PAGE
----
KAVANAGH: In the sequel to CK I’m currently working on, WEEKEND AT PRISM, there’s an entire chapter devoted to “the biggest rock concert ever held in the history of the Universe,” along with some cutaways to break up the action. It’s already clocking in at close to 24,000 words but it’s so much fun to work on that I keep returning to add more embellishments.
VENTRELLA: What was the most difficult part of the book to write?
KAVANAGH: Assuring that all of the near-future pop culture references are both plausible and believable. For instance, I have Taylor Swift, Katy Perry, Kelly Clarkson, Carrie Underwood and Stefani Germanotta all releasing their third greatest hits albums on the same day. That meets the test, I’d say. But a PGA golfer winning tournaments by reclining on greens and using the handle of his putter like a pool cue? Plausible but bordering on unbelievable, so I struggled with that inclusion until I checked the physics involved which indicated it’d probably pass muster if the shot was less than forty feet.
VENTRELLA: What criticism of your work do you disagree with the most?
KAVANAGH: That my protagonists aren’t strong enough. But I understand they sometimes come off that way because I surround them with characters who are more skilled, more successful and have much higher ball drives.
VENTRELLA: Ball drives?
KAVANAGH: When security people are auditioning pups for possible future employment in contraband discovery, one of the first tests they run is to find out how much the dogs want the ball and how intent they are on keeping it.
VENTRELLA: Who are your favorite authors?
KAVANAGH: Tops is David Wingrove. I’ve read his massive Chung Kuo series two and a half times and just finished the first installment of his Roads To Moscow trilogy, THE EMPIRE OF TIME. Not only another masterpiece, but narrated in … for me, anyway … the extremely difficult first person present tense voice. I read Bill Bryson’s IN A SUNBURNED COUNTRY at least once a year, easily his best despite the anachronisms it’s now saddled with. I also love Jason Gay’s sports coverage in The Wall Street Journal. His mix of humor, insight and commentary is beyond compare.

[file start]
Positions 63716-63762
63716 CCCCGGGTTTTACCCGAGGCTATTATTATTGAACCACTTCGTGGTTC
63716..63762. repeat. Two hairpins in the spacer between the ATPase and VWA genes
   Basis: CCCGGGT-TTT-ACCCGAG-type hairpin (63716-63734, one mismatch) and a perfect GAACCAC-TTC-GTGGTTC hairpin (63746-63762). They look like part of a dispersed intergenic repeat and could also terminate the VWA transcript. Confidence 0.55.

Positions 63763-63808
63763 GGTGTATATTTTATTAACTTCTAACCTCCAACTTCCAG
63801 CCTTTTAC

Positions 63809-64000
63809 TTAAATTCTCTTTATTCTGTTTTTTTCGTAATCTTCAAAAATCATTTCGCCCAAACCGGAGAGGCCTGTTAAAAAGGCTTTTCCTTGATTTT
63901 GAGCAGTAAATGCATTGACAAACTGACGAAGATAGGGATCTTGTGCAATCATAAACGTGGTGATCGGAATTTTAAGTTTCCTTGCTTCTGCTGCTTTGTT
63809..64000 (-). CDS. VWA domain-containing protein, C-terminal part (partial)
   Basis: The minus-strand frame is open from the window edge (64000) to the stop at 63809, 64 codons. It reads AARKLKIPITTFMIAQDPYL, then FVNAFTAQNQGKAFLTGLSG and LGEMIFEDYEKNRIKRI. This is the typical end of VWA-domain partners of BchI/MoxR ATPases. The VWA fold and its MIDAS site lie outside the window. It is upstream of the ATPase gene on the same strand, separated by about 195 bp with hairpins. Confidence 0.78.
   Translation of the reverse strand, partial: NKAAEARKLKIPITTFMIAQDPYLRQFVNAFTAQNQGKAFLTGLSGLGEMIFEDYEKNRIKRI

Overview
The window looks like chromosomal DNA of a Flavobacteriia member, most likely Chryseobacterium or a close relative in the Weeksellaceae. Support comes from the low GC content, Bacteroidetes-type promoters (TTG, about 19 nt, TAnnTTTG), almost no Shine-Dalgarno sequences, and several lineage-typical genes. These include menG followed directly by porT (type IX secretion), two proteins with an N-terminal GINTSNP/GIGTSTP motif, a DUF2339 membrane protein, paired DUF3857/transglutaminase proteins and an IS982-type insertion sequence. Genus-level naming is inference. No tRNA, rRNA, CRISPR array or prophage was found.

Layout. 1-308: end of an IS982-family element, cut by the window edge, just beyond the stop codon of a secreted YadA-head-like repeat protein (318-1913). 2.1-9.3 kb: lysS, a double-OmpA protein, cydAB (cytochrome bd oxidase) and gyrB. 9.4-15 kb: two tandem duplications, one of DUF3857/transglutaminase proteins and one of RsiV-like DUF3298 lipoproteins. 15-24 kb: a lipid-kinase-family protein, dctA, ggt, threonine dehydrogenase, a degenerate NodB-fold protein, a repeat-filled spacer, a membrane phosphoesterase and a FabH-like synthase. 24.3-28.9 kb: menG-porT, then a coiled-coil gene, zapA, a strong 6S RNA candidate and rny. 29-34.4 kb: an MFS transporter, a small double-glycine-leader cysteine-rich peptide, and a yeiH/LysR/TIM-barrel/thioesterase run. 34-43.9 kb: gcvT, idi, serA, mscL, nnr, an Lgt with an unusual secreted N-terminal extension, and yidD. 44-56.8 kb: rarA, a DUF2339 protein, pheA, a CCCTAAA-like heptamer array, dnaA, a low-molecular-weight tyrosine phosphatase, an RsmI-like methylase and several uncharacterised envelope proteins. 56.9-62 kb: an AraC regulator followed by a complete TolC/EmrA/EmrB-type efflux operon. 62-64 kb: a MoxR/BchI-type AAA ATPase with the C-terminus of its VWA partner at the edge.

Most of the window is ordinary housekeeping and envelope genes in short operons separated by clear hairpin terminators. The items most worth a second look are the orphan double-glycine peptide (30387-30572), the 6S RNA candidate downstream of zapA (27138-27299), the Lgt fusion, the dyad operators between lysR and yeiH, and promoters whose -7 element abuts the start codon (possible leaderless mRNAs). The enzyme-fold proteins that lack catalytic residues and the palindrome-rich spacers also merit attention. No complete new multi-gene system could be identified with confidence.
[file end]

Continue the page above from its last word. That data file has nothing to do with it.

VENTRELLA: What projects are you working on now? What can we expect next from you?
KAVANAGH: WEEKEND AT PRISM still needs its final five chapters and an Epilogue … I really have to get past that Concert stuff … which should provide the set-up for a third novel set two years later in which many of my characters – especially the High Ball Drivers – join forces, intent on combining their incredible wealth and appurtenant influence to … they’ve got really big plans.
VENTRELLA: With a time machine and a universal translator, who would you invite to your ultimate dinner party?
KAVANAGH: Great question. Seeing the most famous dinner party in history was attended by thirteen guests, I’ll go with that number of seats. I’m thinking a breezy late afternoon on the deck of The Pier House in Key West, catering provided by Geno’s East of Chicago. My wife Susan is a tremendous hostess so I’d bring her along with my best friend Dave Lersch in the event a good cop – bad cop intervention is necessary. That’d leave ten and my dream pairings would be Pablo Picasso and Jasper Johns, Abe Lincoln and Thomas Jefferson, Bill Shakespeare and Paddy Chayefsky. Perhaps Steve Jobs and Thomas Edison? And finally, Wolfgang Mozart and Keith Richards. (laughs) I can hear Richards’ Cockney voice asking, “Wolfie? That middle bit in your Piano Concerto Number Twenty in D Minor? Me and my mate Mick cribbed that for our song Wild Horses.” To which the maestro responds, “No problem, man. I jacked that hook from one of Johnny Bach’s outtakes.”